I read an article recently called “The raging battle over transgender kids.” Trigger warning if it wasn’t obvious.
In it there is a quote that states “The trans lobby has got us on the run,”
Why does there have to be running? This is indicative of my problem with the article as a whole, not only are we represented as being hostile, essentially every argument it makes presumes being transgender is inherently negative, that heteronormative is the preferred. Take for example this fairly overt contradiction,
“They never tried to force my son into something he wasn’t,” one mother told me. Her son had been a hyper-anxious child since birth. In kindergarten he became obsessed with dressing like a girl. The CAMH therapists determined that anxiety, not gender, was the key issue, and advised the parents to discourage their son’s obsession with girls’ clothing.
So not forced, but merely discouraged. The article goes on to describe the subject as now being a “well-adjusted young adult with a girlfriend and no interest in women’s clothes.”
Sigh. This speaks to my personal experience all too closely. I never had the nerve to stand up in the first place. When I was a child I found negative opinions towards gender non conformity to be palpable. No one had to discourage me from wearing women’s cloths, I discouraged myself. Given the reaction from my family when I came out it seems I did a pretty good job of presenting myself as a so called ‘well adjusted young adult.’ As if having a girlfriend and no interest in women’s clothing was the goal.
Anyway enough politics, let’s move on to more interesting things. That is of course if you consider the trivialities of my day to day life to be interesting, which I personally do. I am perhaps becoming a little vain.
Monday evening I had tea with my mother, we had a lovely conversation and I really feel like she’s growing a lot more comfortable with my transition. Tuesday night I had had nice long talk with my cousin over the phone. She’s had her own challenges growing up and has become an incredible woman. Her support means the world to me.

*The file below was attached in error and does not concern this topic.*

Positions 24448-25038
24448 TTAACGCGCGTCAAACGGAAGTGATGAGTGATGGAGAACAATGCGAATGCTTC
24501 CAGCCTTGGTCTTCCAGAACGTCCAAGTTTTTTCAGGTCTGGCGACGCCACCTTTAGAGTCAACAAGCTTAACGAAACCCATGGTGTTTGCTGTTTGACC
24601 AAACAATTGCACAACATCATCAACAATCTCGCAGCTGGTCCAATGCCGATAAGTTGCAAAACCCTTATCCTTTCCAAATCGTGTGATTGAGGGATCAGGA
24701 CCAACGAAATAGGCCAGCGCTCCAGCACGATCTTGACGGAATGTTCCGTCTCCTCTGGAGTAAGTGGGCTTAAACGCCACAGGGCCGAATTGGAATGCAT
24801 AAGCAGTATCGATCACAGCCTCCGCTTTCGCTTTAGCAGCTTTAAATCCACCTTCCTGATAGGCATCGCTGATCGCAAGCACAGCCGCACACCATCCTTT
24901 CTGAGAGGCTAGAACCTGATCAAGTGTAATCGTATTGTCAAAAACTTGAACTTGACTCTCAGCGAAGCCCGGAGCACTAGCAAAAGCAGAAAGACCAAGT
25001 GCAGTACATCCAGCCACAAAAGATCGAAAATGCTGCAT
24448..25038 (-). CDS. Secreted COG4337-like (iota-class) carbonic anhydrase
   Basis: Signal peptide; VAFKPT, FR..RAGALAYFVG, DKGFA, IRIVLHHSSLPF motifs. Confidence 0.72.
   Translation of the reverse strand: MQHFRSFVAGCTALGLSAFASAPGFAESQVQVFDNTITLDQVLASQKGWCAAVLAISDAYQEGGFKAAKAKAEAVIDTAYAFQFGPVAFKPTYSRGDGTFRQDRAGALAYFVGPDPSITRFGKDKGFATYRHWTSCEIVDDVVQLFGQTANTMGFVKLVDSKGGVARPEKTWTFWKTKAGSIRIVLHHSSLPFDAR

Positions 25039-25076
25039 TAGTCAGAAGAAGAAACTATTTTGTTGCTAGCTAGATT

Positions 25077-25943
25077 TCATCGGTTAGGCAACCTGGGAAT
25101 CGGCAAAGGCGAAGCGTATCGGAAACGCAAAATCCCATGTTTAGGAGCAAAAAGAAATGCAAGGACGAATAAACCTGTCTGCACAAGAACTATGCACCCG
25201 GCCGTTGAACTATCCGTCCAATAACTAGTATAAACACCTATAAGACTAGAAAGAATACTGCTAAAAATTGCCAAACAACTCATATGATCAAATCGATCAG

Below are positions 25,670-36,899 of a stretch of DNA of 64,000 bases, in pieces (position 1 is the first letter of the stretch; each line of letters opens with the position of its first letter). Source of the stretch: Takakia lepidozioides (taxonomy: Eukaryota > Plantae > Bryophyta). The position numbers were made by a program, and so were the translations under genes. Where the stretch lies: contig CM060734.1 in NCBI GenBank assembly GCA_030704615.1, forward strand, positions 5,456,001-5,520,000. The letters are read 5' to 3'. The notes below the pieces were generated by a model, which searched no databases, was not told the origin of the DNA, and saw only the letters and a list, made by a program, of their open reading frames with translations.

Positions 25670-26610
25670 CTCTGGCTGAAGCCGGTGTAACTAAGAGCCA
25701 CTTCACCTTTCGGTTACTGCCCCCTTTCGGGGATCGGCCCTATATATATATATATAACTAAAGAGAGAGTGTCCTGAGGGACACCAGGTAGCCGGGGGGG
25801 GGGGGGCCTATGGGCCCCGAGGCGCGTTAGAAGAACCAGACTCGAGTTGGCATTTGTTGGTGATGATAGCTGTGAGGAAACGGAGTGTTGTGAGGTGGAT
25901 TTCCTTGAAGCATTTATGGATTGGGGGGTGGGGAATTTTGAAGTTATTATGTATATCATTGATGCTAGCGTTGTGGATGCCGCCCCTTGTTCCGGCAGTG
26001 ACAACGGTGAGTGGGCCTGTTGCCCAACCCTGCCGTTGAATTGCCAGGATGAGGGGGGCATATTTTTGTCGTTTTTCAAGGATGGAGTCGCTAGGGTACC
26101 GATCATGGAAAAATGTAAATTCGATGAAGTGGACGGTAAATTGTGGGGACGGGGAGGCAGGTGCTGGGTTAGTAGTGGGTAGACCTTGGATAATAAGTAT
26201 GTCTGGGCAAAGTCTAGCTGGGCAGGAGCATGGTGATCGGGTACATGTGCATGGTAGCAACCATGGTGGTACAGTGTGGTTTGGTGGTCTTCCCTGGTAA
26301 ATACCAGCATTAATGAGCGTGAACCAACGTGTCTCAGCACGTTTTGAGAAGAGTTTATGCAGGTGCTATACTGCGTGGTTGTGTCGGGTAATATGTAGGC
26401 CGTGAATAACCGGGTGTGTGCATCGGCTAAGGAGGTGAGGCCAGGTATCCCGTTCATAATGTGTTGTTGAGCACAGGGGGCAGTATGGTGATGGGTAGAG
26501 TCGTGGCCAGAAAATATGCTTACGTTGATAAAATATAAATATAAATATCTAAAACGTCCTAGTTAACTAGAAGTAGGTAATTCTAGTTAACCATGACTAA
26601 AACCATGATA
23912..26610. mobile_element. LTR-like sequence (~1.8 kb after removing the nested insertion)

Wednesday I had a meeting with my counselor. They were glad to see that I was staying socially active. Working from home has certainly made transition a lot easier but it also runs a serious risk of isolation. Another significant aspect of working from home is that I rarely come face to face with the people I work with. Rarely.
Yesterday I went into the office for a day of training. My previous training session was a small class consisting entirely of people on my team, which I’ve come out to via email. Thursday’s training was more general, which meant a large class of people I work with, but none of whom knew I was trans, this included our teacher.
I was presenting full female, and looking pretty good if I do say so myself. Actually a lot of people said so, including the teacher. So yes it seems I am somewhat vain. Anyway when I first arrived the teacher had no idea, then it came time to write our names down. On big pieces of paper that are taped to the back of our monitors.
I’ve been with the company for seven years, and this teacher was the one who oversaw my initial training. I was actually a member of the first class they taught for the company. So they remember me, and there was a moment of absolute confusion when they looked at my name, then up at me, then back at the name and proceeded to stare at it for several seconds. I smiled sheepishly and said hi.
On break they approached me and admitted to not recognizing me, which I took as a compliment 🙂 They used the word beautiful, I may have blushed. Definitely vain. As I’ve said in the past I work for a pretty great company, and very much appreciate how lucky I am.
Last night I had dinner with my aunt and things went wonderfully. I feel she was very receptive of what I had to say about being trans. The food was good and the conversation was deep and cathartic. We parted with great big hug, and since then I’ve felt the best I have in a long time 🙂
I’m more than a little surprised at how smoothly things seem to be going for me. Easy is not a word I would use but my recent experience goes to show that a supportive community makes a world of difference. I’m going to pull another quote from the above article,
‘But Dr. Bradley cautions that transition is a radical step – involving surgery and a lifetime regime of hormone therapy – and that the road, under the best of circumstances, is rocky. “The child is going to find himself in a really difficult situation,” she points out. “You can argue that it’s society that should change. But despite all the in-betweens that are emerging, we are a two-gender society.”
The problems faced by the LGBTQIA(etc…) community are entirely systemic, when people are accepting and kind there doesn’t seem to be any problem at all.